In a surprise move, Tel Aviv District Court judge Khaled Kabub announced Sunday that he was withdrawing his candidacy to be appointed to the Supreme Court.
Kabub, who would have been the first Muslim on the Supreme Court, had been proposed as a candidate by Attorney Effi Naveh, chairman of the Israel Bar Association, and was also included in the list of candidates of Supreme Court President Esther Hayut.
Nevertheless, he reportedly told relatives that he asked not to be considered for the position because he realized that he has no realistic chance of being appointed.
Ynet reported that the custom in the past few years has been to have only one Arab on the Supreme Court, and George Kara, a Christian Arab, was elected to the court in February 2017.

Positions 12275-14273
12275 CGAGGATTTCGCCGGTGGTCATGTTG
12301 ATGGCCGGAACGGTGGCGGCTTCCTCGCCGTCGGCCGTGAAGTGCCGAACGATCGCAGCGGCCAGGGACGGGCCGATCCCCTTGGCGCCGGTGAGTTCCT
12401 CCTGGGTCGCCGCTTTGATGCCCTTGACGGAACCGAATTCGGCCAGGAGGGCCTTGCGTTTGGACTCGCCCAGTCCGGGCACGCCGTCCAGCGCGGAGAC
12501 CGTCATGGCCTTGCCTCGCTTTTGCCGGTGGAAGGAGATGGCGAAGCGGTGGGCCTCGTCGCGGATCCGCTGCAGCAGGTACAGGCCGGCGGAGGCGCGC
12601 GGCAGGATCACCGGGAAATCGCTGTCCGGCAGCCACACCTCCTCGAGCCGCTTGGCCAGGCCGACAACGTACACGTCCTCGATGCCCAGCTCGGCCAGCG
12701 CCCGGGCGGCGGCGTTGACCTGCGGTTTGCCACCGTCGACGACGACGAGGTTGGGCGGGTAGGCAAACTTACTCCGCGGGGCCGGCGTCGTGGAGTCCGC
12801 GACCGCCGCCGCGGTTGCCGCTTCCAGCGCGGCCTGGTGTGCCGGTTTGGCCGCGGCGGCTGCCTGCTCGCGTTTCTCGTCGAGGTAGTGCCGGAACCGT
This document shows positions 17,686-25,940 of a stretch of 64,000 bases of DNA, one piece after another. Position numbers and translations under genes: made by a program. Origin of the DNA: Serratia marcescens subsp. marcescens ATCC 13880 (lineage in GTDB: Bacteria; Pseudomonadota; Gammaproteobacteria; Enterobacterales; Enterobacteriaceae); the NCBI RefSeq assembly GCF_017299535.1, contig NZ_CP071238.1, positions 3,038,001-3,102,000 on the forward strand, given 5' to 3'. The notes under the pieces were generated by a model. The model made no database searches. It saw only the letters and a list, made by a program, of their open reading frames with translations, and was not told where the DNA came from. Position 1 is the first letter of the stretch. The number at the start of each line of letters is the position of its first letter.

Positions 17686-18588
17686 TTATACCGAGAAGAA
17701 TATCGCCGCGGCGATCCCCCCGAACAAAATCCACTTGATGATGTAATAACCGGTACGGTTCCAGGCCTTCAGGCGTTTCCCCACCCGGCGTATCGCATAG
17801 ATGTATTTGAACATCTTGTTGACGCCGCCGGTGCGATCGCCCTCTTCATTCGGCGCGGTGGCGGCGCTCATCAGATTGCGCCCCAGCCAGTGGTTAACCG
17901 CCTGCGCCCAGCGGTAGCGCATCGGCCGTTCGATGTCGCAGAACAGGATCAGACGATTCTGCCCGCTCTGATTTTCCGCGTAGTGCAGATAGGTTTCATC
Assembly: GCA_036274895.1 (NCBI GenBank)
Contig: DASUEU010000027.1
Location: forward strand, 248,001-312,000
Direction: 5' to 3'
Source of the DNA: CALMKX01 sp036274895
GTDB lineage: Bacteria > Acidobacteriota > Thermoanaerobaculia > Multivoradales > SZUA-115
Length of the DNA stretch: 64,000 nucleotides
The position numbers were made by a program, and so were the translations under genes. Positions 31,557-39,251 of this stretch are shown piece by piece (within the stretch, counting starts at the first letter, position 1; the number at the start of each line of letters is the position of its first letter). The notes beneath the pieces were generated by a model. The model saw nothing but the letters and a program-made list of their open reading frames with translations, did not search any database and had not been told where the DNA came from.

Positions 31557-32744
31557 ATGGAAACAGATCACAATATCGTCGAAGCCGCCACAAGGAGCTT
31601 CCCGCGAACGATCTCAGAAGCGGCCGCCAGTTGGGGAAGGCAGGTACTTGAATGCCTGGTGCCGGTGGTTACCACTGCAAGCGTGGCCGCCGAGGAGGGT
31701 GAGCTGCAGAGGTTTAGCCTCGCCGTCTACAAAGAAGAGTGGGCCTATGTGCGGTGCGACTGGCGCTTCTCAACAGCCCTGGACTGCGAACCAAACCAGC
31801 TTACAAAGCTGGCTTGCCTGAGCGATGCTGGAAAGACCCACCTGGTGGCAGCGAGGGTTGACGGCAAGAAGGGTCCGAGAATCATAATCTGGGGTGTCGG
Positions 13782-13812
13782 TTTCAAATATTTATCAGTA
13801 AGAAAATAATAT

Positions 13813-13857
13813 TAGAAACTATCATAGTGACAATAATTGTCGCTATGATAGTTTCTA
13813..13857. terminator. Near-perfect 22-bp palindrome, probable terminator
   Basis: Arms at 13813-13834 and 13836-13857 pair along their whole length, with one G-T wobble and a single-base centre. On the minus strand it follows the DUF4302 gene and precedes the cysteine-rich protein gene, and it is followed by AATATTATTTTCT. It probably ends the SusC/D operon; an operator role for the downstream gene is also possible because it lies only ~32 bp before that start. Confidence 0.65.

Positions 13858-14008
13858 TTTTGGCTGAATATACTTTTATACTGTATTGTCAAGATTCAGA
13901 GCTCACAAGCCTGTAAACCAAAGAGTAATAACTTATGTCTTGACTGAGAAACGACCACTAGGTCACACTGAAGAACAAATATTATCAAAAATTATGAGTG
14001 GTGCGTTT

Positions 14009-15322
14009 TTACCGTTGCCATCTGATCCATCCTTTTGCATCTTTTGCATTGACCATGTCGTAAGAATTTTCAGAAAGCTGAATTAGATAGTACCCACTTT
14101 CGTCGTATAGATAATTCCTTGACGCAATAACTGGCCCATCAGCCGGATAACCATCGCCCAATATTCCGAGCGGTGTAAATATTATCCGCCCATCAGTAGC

Sources told Ynet that another reason why Kabub was unlikely to be selected for the position is that Justice Minister Ayelet Shaked, of the right-wing Jewish Home party, heads the committee to select the judges.
Naveh said, “Justice Kabub was, and still is, the declared candidate of the Bar Association, and there is no doubt that his proven professional qualifications are not contested and that he is worthy and fit to be appointed as a Supreme Court justice.
“It is regrettable that he missed the opportunity to be appointed as a second Arab justice on the Supreme Court, and I hope and believe that we will still be able to see the appointment of another Arab judge alongside Judge Kara,” he said.
Kabub’s withdrawal leaves five judges in the running to replace Supreme Court justice Yoram Danziger, who is set to retire in February 2018.